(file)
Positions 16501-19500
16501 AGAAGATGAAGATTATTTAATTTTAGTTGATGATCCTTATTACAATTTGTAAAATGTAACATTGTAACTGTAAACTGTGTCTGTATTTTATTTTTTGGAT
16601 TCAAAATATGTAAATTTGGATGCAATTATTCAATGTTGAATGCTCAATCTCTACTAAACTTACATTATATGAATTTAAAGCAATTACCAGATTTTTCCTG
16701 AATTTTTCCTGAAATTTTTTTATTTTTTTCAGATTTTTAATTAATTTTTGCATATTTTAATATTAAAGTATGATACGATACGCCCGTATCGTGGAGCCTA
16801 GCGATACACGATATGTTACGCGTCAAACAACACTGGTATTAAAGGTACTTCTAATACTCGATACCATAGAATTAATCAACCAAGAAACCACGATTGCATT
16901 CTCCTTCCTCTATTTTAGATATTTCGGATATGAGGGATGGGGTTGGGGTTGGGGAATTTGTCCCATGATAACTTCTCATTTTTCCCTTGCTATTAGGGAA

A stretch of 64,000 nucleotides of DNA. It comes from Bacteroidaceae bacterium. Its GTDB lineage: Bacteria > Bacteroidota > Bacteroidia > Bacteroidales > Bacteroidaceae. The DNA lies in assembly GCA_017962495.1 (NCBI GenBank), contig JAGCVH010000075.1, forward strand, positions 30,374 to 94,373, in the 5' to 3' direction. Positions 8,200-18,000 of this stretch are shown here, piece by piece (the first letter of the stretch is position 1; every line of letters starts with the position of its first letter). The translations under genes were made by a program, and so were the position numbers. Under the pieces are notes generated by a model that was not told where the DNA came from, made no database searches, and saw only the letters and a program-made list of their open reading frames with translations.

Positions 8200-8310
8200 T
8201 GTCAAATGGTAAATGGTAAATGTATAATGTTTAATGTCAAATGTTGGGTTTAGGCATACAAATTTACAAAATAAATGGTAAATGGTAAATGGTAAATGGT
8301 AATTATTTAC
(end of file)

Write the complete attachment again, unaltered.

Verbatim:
Positions 16501-19500
16501 AGAAGATGAAGATTATTTAATTTTAGTTGATGATCCTTATTACAATTTGTAAAATGTAACATTGTAACTGTAAACTGTGTCTGTATTTTATTTTTTGGAT
16601 TCAAAATATGTAAATTTGGATGCAATTATTCAATGTTGAATGCTCAATCTCTACTAAACTTACATTATATGAATTTAAAGCAATTACCAGATTTTTCCTG
16701 AATTTTTCCTGAAATTTTTTTATTTTTTTCAGATTTTTAATTAATTTTTGCATATTTTAATATTAAAGTATGATACGATACGCCCGTATCGTGGAGCCTA
16801 GCGATACACGATATGTTACGCGTCAAACAACACTGGTATTAAAGGTACTTCTAATACTCGATACCATAGAATTAATCAACCAAGAAACCACGATTGCATT
16901 CTCCTTCCTCTATTTTAGATATTTCGGATATGAGGGATGGGGTTGGGGTTGGGGAATTTGTCCCATGATAACTTCTCATTTTTCCCTTGCTATTAGGGAA

A stretch of 64,000 nucleotides of DNA. It comes from Bacteroidaceae bacterium. Its GTDB lineage: Bacteria > Bacteroidota > Bacteroidia > Bacteroidales > Bacteroidaceae. The DNA lies in assembly GCA_017962495.1 (NCBI GenBank), contig JAGCVH010000075.1, forward strand, positions 30,374 to 94,373, in the 5' to 3' direction. Positions 8,200-18,000 of this stretch are shown here, piece by piece (the first letter of the stretch is position 1; every line of letters starts with the position of its first letter). The translations under genes were made by a program, and so were the position numbers. Under the pieces are notes generated by a model that was not told where the DNA came from, made no database searches, and saw only the letters and a program-made list of their open reading frames with translations.

Positions 8200-8310
8200 T
8201 GTCAAATGGTAAATGGTAAATGTATAATGTTTAATGTCAAATGTTGGGTTTAGGCATACAAATTTACAAAATAAATGGTAAATGGTAAATGGTAAATGGT
8301 AATTATTTAC